• I think that the U.S. Treasury should also be very careful to craft the program so it does not reward the people who were paid to take on the risk, and then expected the taxpayer to bail them out. And that’s why I think we should be saying to a large company, “Yes, the U.S. taxpayers will help you, but you will have to give them 20 or 30 percent of your company in exchange for that.”
  • I would prefer to do it in a low risk fashion with warrants rather than writing checks into the equity part of the capital structure. Meaning, they’re essentially options, so if the stock goes up the taxpayer makes money. Because if we can get senior debt, or claims on senior debt, the downside in a worst-case scenario is not as bad as having the equity wiped out.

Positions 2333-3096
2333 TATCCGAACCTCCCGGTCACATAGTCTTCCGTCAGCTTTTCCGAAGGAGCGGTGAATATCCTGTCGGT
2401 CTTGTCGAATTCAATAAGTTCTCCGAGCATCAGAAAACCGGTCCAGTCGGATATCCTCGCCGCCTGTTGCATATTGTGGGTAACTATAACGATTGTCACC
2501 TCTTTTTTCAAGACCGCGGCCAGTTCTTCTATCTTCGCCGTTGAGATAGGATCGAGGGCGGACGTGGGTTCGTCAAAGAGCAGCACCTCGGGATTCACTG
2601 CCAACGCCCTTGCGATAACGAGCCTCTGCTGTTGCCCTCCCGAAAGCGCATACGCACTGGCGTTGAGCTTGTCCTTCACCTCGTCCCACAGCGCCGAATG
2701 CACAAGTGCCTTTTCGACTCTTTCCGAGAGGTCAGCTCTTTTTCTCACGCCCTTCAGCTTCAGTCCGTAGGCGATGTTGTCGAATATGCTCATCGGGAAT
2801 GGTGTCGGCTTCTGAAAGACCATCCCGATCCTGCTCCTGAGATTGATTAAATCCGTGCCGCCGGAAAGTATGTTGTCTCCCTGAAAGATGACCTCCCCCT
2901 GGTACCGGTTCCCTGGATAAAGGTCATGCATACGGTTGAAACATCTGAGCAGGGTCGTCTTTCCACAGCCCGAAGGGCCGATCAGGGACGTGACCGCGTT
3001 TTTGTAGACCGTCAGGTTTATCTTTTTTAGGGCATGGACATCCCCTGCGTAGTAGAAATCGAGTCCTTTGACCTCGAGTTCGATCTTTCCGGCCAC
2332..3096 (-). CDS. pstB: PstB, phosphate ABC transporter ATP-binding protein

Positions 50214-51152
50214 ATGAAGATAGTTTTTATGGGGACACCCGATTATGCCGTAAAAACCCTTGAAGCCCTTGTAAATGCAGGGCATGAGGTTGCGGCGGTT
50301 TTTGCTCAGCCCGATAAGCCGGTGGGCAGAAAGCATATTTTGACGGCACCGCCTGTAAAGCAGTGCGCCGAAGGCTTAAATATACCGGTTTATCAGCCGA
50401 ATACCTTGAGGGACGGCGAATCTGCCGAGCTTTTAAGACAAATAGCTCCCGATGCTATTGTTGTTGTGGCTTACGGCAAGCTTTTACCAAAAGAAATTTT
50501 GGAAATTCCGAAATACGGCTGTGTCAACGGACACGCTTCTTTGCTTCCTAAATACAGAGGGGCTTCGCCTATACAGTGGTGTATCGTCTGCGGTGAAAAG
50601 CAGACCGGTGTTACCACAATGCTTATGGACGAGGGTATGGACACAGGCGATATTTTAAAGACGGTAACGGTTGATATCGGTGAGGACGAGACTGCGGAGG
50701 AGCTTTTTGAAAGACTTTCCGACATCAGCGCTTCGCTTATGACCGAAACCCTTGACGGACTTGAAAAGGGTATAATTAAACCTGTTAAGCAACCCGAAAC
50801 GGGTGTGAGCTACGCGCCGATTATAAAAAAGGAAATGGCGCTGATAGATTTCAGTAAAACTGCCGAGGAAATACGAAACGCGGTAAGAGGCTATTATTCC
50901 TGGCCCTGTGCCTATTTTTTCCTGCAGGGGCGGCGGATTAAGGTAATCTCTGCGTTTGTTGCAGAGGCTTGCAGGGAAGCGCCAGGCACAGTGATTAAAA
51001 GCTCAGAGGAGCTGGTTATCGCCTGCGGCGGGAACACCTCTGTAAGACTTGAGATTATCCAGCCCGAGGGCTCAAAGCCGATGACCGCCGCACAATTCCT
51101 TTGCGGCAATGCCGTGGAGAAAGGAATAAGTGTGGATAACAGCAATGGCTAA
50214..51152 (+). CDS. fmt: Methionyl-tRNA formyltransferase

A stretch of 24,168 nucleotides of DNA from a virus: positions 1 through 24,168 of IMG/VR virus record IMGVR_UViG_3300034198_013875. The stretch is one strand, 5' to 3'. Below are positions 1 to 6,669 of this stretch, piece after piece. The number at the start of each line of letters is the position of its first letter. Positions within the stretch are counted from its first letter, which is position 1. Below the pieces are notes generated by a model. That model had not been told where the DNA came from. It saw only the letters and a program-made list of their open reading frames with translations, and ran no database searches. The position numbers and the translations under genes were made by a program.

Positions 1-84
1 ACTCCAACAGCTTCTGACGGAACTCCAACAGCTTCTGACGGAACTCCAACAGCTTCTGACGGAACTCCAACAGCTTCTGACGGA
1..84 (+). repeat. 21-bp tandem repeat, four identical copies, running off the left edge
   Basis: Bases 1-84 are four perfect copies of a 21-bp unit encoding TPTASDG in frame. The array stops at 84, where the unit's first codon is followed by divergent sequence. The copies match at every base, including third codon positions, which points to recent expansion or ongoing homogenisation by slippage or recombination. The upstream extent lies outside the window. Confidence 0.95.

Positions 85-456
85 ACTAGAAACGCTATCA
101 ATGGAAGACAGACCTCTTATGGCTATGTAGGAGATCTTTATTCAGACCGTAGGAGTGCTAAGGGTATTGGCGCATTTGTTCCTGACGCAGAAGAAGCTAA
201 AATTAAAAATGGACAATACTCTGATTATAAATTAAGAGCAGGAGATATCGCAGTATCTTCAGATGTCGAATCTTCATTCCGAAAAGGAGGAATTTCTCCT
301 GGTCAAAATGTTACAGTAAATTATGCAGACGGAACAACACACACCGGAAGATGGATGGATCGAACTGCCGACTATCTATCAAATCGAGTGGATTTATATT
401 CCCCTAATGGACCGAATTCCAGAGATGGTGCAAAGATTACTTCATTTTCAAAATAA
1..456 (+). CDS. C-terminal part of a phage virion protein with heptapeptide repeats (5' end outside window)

• This is one way to justify that what we’re doing is in the best interest of taxpayers.
  • And I’ll say it again: TARP was a money-making exercise for the U.S. Treasury, and the U.S. Treasury should look at this as an opportunity the same way Warren Buffett or Steve Schwarzman would. In other words, let’s find a way to make money for the taxpayers.

Does the best stimulus package involve sending direct checks to families?

  • I think it’s better than a payroll tax cut, because if you don’t have a job there is no tax to cut.
  • But the money should be directed to the people who need it.
  • It would be more powerful to increase unemployment benefits and extend them for people that are unemployed. For people who are employed, to be getting an extra check in the mail every month seems to be an inefficient mechanism for allocating taxpayer money.
  • This brings me to my biggest complaint about how the financial crisis was handled: It didn’t address the issues of the average person or business on Main Street. We need to make sure this time that our policy solutions address the issues of people who need help and not reward bad actors, and not create a program that worsens income and wealth inequality, which is ultimately politically destabilizing.